Sao Paulo: FIFA Secretary General Jerome Valcke apologised to Brazil on Monday after the country's government officially informed FIFA that it would no longer deal with him because of his remarks about its preparations for the 2014 World Cup.
In a statement addressed to Brazil's Sports Minister, Valcke said his comments translated from French to Portuguese last week came out much stronger than they were supposed to.
The apology came after Brazil delivered a letter signed by Sports Minister Aldo Rebelo to FIFA President Sepp Blatter officially announcing the country's position not to welcome Valcke.
Urging Brazil to speed up its World Cup preparations, Valcke was quoted on Friday saying: "You have to push yourself, kick your (backside)."
Valcke was quoted in English too, but in his apology he said that his words "in French" meant only that Brazil needed to "pick up the pace" in its preparations. He said the expression he used "was translated to Portuguese using words a lot stronger."
"I lament profoundly that the incorrect interpretation of my words caused so much worry," he said in his statement released by the Brazilian government. "I would like to apologise to (Rebelo) and any other person who might have been offended with my words."
The sports ministry said it would not immediately comment on Valcke's apology because it was received after Rebelo's letter was delivered to FIFA. The press office said it didn't yet know whether the government would accept the apology or whether it would change its position regarding Valcke.
The ministry said that it was aware that Valcke's comments were made in English too.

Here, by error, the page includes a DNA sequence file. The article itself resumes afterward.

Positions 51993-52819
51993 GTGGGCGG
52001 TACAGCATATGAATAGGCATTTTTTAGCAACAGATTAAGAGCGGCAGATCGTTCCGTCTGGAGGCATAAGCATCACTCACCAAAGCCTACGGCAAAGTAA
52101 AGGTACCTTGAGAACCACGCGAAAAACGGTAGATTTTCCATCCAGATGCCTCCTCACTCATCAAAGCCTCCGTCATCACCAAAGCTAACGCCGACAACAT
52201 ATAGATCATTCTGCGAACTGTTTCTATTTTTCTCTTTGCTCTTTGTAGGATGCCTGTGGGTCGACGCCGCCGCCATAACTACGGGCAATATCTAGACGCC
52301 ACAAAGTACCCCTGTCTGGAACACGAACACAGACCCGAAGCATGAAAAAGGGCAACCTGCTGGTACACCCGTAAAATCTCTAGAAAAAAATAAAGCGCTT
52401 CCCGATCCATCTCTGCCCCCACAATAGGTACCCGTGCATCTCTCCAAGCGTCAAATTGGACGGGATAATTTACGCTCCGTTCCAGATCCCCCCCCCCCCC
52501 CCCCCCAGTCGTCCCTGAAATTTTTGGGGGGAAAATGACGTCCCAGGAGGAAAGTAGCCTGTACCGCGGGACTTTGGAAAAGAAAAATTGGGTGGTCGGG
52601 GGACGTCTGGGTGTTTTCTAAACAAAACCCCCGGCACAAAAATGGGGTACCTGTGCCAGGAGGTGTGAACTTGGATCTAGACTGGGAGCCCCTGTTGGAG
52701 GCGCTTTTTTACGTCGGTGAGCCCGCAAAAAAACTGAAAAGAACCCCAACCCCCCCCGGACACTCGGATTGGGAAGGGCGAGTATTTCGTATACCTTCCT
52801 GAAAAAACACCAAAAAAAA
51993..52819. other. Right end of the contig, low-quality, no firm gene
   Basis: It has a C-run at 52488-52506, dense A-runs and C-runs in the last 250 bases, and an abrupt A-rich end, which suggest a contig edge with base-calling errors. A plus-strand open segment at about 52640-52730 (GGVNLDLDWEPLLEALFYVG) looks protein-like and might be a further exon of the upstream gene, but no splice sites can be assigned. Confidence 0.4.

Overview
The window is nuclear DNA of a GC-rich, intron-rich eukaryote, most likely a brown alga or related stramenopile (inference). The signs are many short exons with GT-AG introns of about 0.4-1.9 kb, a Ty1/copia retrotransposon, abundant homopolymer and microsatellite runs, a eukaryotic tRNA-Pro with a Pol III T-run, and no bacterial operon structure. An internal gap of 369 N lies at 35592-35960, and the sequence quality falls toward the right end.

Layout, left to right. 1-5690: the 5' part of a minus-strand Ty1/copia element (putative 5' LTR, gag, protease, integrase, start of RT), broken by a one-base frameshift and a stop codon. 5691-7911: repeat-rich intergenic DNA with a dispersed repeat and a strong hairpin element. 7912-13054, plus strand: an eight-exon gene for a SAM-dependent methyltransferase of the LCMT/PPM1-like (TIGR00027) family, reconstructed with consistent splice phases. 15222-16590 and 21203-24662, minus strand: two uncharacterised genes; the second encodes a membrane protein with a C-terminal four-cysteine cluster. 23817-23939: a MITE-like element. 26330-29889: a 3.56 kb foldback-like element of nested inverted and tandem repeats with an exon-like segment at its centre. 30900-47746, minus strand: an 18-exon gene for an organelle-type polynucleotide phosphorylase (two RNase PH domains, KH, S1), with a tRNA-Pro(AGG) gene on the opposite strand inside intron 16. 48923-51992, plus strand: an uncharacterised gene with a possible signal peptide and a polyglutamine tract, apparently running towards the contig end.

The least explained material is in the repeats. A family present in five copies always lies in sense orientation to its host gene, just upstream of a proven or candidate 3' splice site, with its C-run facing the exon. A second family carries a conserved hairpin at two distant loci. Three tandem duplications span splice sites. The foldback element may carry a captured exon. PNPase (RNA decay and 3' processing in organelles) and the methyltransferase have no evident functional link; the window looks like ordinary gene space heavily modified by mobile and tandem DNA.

Valcke also said in his letter that "certainly" there is a sense "of concern within FIFA" regarding the World Cup.
"As the person ultimately responsible for this World Cup, I'm under a lot of pressure," Valcke said. "The World Cup is key to our entire system."
He also said that the problems with Brazil's preparations can be solved and reiterated that Brazil "is and will always be the only option to host" the World Cup.
"I'm confident that there isn't a problem which can't be overcome with efforts by FIFA, the local organising committee and the Brazilian authorities," he said.
Valcke's apology may have come just at the right time, the day before a congressional commission is expected to vote on a key bill regulating the World Cup.
FIFA needs the proposed law to be approved because it gives football's governing body the legal guarantees to organise the World Cup, but Valcke's comments on Friday could've increased resistance from opposition lawmakers.
Among the issues which will go under consideration by congressmen on Tuesday is the sale of alcoholic beverages inside stadiums, something that currently is against the law in Brazil but which FIFA supports because Anheuser-Busch InBev is a major World Cup sponsor.
FIFA says Brazil accepted such changes in the law when it was picked to host the tournament in 2007.
Voting on the bill was delayed several times because the government has been under criticism for giving FIFA too much power in Brazil. The government believes it has enough votes to have the proposed law approved.